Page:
Jill Wiedemann-West: Suicide is a Public-Health Threat — But There Are Reasons to Hope and Ways to Help

Sep 13, 2019

Op-ed by People Incorporated CEO, Jill-Wiedemann-West: published in the St. Paul Pioneer Press on September 13, 2019. Read the article.

In 2000, a young man named Kevin Hines attempted to take his life by jumping off the Golden Gate Bridge. Few people have survived that jump – but Hines did, and he went on to become a mental health advocate, an award-winning speaker, a best-selling author and a documentary filmmaker dedicated to saving lives. Next month, nearly 20 years since he attempted suicide, Hines will be in the Twin Cities sharing his story. It’s an important story and topic to hear, as the suicide rate in the United States – including in Minnesota – is on the rise.

This month is National Suicide Prevention Awareness Month, and the week of Sept. 8 is National Suicide Prevention Week. Like so many awareness and prevention initiatives, this is a topic few want to think about or discuss – but discuss we must, as we’re at a crossroads as a society. It is not an exaggeration at this point to say that suicide is a public health crisis. Not just nationally, but right here in our communities.

The numbers paint a grim picture: According to a Minnesota Department of Health data analysis released in December, deaths by suicide increased by 5% in 2017 compared to 2016. In 2017, there were 783 deaths by suicide. To put that into context, more than nine times as many people died by suicide in Minnesota in 2017 as in alcohol-related motor vehicle accidents. The rising rate is driven by the fact that there was a 9% increase in suicides among males, despite a 10% decrease in suicide by females. The rate is also higher in Greater Minnesota as compared to the seven-county metropolitan area, and American Indians in our state are disproportionately affected as well, with a suicide rate that was two times higher than the national rate from 2013 to 2017.

While it’s true the numbers are moving in the wrong direction for many populations, there is hope and tangible steps to help those who are suffering. For immediate help, people can call the National Suicide Prevention Lifeline at 1-800-273-8255 for themselves or a loved one. To seek mental health treatment, people can have a conversation with their primary care doctor, who should be able to connect them to specialists and resources for their situations. There are also a number of mental health care providers in Minnesota including my organization, People Incorporated, that may be a fit.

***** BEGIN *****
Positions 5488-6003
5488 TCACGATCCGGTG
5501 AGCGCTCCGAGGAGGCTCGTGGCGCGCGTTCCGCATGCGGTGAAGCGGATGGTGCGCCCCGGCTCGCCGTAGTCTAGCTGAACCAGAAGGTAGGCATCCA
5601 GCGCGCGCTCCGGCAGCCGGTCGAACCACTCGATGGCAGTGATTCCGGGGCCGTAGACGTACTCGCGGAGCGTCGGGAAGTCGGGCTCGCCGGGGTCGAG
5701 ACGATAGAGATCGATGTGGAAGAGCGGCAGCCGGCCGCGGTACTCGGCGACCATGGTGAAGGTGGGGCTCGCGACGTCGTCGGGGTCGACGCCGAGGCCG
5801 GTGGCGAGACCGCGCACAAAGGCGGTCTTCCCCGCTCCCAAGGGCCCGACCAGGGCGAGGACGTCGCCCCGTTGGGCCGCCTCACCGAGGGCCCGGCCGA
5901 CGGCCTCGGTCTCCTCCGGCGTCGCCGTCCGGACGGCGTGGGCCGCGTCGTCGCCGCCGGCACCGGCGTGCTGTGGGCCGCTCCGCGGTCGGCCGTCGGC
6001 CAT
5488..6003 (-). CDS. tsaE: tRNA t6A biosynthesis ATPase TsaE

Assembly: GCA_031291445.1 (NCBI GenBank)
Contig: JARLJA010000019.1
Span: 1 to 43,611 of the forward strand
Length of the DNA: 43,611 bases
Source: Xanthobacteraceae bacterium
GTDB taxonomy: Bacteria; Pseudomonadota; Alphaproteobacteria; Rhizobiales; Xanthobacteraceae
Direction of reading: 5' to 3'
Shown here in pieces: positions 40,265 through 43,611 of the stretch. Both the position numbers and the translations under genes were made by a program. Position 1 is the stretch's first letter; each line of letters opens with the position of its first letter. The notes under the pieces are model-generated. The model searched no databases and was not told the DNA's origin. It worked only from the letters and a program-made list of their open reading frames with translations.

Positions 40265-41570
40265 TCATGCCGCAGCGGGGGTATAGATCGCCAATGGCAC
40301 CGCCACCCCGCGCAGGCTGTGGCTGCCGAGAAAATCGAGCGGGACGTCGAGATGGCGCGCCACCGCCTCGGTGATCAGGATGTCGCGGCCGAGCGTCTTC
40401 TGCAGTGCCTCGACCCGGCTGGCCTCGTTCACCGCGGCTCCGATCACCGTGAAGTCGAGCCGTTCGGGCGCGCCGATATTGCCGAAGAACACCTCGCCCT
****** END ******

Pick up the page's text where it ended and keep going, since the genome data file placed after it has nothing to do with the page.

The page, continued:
As a health care system and a society, we’re making great strides in treating mental illness. A significant aspect of that progress is the integrated health care model, which recognizes how physical and mental health are intertwined, and how factors such as one’s living environment and socioeconomic status affect mental health. After all, mental health does not exist in a silo, and neither should treatment for mental illness. The more we as a society can treat and care for individuals in a whole-person manner, the more our communities can recognize and intervene in situations before they become a moment of crisis. For those who want to be involved in building a better mental health system for Minnesotans, there are volunteer opportunities with a number of local mental healthcare agencies, including People Incorporated, that are designing and executing innovative programs and treatment options for those living with a mental illness.

There’s also this opportunity to show support for innovative, integrated mental health care in our community, and to hear Kevin Hines’ amazing story of surviving his suicide attempt off the Golden Gate Bridge: On Oct. 4, People Incorporated is hosting a celebration. We’re not only celebrating our 50th anniversary, but also those in our community who’ve moved mental health care forward over the past 50 years and who will continue to do so in the next 50. That evening Hines will be joined by Zak Williams, mental health advocate and son of the late actor Robin Williams; KARE 11’s Sven Sundgaard; and a concert by Morris Day and The Time, a world-renowned soul, rock and roll, and funk band who worked closely with Prince for many years.

Let’s push past the discomfort of the topic, and work together on building a stronger, more integrated system to better meet the needs of those who need our help the most.